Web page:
The use of radiant energy in the derivation of work for various industrial purposes is generally known in the art. This use centers mostly around devices that focus or concentrate the energy and then utilize the heating effect to derive useful work.

For example, various multiple mirror concentrators have been constructed in such a manner as to reflect solar rays onto a fixed target. Because of the relative movement between the earth and the sun, the angles of the incident rays from the sun upon the mirrors continuously vary. To accommodate this continuous change, the multiple mirrors have heretofore taken the form of various movable arrangements and have been coupled with various control means to cause the movable mirror arrangement to automatically track the sun as the earth rotates. Multiple mirrors, of course, require multiple mountings, which when movably arranged require coordination and alignment. Moreover, the multiple mirrors are generally segments comprising increments of a curve which together form a specific curved surface, such as a paraboloid. Hence, the individual mirror segments may differ from one another, frustrating the advantage of mass production of all segments. Because of the relatively large area from which the suns rays must be reflected and concentrated to produce sufficient heating for the derivation of effective industrial work, an enormous number of individual mirror segments is required. Thus, providing the mirrors alone for a movable arrangement is costly. On the other hand, a single large mirror to accomplish the same result would be heavy and fragile, making a movable arrangement cumbersome and difficult to accommodate.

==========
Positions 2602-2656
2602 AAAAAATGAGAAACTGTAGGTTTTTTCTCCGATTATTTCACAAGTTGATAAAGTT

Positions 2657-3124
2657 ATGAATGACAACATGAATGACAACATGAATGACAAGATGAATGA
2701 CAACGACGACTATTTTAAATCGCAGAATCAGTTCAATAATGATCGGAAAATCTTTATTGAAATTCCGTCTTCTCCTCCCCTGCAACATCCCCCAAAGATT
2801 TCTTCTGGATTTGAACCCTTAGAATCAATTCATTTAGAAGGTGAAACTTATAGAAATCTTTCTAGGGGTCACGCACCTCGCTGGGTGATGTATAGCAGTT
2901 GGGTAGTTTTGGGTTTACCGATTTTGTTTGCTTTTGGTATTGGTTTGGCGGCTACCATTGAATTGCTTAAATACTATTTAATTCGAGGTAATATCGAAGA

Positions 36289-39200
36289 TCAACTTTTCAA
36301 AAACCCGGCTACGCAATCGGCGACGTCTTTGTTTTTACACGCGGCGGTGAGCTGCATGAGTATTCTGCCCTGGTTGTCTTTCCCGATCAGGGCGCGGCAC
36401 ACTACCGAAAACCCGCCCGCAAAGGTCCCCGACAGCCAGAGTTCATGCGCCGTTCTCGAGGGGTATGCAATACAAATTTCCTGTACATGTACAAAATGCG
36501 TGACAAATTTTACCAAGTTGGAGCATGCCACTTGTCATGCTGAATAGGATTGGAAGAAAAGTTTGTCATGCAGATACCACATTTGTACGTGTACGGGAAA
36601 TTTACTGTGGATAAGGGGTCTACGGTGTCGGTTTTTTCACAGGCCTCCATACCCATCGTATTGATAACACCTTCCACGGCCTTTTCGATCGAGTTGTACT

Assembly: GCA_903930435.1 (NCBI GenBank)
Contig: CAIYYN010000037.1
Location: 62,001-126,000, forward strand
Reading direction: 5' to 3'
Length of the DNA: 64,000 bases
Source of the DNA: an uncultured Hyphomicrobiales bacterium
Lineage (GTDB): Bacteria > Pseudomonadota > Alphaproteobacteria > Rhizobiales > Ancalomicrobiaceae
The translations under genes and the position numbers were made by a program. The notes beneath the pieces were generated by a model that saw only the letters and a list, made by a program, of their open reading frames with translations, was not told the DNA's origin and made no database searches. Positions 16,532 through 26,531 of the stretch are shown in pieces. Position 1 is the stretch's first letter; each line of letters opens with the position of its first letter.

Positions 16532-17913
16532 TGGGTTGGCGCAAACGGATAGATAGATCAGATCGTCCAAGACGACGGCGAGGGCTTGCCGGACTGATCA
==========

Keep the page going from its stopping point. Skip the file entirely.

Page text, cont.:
ln short, the commercial development of mirror arrangements for the utilization of solar energy for industrial purposes has been found to be economically impractical, and prior art devices do not appear to have offered a satisfactory solution. Mirrors large enough to produce suitable results in the prior art devices have been fragile, unwieldly, and awkward, and the substitution of other materials for glass on the reflective surfaces has not mitigated the difficulties attendant with these devices.